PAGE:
Cuban rescue officials said late on Thursday they had recovered the body of the last person believed to be missing following an explosion last week that blew the sides off a luxury hotel in historic Havana.
Discovery of the body raised the death toll to 45.
The massive blast on Friday at the five-star Hotel Saratoga, a block from the iconic capitol building in a renovated area of Havana popular with tourists, left more than 100 people trapped, killed or injured. Fifteen remain hospitalized.
Officials say a gas leak caused the explosion.
Luis Carlos Guzman, chief of Cuba's firefighting corps, told reporters at the site of the blast that the woman whose body had been recovered, believed to be a waitress at the hotel, was "as of now, the last missing person."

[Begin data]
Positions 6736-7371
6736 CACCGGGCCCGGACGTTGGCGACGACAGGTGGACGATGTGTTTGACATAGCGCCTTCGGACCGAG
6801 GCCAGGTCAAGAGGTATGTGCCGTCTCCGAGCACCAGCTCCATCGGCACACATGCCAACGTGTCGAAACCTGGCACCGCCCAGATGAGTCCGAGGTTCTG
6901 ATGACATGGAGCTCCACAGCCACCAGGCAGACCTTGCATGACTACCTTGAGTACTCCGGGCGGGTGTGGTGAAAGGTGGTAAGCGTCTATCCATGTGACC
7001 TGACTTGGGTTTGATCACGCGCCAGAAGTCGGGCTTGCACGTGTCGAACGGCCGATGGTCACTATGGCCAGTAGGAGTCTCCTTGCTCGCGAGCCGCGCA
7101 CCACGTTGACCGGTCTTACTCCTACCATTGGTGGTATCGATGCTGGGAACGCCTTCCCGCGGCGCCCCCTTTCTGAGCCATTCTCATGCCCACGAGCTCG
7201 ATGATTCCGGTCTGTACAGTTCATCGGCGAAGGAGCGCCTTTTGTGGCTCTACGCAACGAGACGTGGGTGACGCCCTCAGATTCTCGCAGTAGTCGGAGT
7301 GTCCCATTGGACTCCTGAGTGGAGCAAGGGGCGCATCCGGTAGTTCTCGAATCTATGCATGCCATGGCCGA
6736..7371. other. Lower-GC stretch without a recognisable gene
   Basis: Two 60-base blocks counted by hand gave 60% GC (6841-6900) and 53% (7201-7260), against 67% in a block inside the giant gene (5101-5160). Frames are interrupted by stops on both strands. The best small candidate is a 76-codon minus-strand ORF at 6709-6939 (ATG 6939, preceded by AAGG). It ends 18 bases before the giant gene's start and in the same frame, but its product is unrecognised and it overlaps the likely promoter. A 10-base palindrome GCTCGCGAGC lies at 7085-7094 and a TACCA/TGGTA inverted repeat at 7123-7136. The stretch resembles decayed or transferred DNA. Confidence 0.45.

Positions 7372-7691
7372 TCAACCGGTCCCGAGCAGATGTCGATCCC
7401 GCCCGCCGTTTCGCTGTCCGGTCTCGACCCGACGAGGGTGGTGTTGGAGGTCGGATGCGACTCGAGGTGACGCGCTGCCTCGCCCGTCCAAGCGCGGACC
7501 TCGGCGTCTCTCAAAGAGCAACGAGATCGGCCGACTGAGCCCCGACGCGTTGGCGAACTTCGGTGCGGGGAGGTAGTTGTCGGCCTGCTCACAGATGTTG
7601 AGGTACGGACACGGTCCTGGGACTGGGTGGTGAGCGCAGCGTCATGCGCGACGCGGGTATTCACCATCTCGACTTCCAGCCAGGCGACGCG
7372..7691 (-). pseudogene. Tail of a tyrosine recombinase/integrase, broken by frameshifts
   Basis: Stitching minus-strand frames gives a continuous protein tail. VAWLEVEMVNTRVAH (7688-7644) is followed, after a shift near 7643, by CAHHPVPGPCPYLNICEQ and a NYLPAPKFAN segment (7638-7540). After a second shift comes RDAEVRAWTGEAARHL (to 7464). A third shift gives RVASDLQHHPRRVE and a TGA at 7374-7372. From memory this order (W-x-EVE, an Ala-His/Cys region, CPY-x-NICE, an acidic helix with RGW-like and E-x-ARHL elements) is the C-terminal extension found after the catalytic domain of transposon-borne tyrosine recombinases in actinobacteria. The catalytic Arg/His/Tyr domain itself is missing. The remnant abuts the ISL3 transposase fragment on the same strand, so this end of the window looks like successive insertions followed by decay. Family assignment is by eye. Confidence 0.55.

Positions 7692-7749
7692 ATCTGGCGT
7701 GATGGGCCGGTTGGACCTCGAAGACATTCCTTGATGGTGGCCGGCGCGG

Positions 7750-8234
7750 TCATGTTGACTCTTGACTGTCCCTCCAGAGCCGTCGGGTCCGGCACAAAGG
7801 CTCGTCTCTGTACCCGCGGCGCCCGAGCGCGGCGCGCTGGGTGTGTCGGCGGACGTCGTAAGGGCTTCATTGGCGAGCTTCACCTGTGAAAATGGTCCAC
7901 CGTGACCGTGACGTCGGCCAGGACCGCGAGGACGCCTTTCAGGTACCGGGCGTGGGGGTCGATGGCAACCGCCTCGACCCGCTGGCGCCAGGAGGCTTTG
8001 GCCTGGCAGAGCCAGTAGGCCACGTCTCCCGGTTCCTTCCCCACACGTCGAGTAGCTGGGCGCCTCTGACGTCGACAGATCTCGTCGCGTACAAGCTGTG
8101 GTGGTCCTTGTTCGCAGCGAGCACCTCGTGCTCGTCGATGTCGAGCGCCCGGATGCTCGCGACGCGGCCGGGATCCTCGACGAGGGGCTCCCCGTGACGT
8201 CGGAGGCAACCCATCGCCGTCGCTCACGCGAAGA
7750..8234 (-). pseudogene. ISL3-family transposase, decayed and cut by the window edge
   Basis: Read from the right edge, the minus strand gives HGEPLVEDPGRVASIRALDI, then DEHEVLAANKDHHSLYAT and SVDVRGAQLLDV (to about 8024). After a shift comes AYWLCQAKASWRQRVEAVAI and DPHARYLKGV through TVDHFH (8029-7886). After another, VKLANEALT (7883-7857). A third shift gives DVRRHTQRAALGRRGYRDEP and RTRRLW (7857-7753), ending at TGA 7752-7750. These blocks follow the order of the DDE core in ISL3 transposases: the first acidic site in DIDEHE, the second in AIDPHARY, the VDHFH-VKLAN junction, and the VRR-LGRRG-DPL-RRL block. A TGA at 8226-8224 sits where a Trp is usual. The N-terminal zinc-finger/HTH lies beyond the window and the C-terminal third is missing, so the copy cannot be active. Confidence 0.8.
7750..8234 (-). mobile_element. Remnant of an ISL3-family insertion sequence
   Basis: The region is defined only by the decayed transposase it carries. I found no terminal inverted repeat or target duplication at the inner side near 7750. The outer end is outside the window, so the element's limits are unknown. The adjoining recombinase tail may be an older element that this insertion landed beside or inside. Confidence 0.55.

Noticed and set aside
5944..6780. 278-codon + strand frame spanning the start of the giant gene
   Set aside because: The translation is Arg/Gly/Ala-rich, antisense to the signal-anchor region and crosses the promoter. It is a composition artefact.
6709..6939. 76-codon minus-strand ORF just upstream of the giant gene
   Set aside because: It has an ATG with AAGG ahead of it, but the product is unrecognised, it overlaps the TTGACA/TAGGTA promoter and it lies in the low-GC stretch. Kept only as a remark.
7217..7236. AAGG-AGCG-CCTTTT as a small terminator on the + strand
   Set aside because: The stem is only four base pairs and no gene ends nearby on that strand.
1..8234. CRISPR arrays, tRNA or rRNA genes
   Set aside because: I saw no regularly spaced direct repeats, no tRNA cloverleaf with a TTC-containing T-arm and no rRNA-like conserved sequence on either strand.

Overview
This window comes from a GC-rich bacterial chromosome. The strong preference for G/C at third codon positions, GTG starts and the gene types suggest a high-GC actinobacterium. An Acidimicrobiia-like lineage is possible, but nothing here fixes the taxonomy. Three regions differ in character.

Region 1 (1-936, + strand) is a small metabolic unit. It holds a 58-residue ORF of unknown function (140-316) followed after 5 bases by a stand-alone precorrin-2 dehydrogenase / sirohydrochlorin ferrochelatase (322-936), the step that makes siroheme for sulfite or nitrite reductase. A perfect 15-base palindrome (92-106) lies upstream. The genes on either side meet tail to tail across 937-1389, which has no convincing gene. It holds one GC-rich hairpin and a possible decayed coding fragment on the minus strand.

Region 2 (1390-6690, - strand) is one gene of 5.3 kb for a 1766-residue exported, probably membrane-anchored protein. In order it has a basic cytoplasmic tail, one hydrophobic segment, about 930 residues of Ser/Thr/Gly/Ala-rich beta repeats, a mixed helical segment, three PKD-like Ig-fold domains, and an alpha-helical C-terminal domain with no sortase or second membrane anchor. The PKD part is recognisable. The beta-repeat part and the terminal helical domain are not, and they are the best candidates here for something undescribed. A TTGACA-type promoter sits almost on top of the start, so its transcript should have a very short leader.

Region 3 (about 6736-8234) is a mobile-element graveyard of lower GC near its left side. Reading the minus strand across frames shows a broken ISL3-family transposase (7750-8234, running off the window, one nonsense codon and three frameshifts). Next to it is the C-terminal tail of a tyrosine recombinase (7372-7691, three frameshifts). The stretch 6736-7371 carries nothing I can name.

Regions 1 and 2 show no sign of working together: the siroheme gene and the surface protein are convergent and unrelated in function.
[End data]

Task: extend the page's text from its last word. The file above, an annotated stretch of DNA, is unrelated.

The hotel was closed at the time of the explosion, but was set to open Monday. Most of those killed or injured were Cuban staff or passers-by, including a Spanish tourist and a pregnant woman. Several children from a nearby school were injured in the blast, and four were killed.
Shortly after recovery of what was believed to be the last body, President Miguel Diaz-Canel declared a period of national mourning in honor of those who died.
For days, Cuban rescue workers have sifted through massive piles of debris at the base of the hotel's neo-classical style building, which is more than a century old. They have sought access to difficult-to-reach areas in the lower stories, where the last bodies were found.
Besides the human toll, the blast seriously damaged two adjoining upscale apartment buildings and inflicted lighter damage to 17 structures within a two-block radius.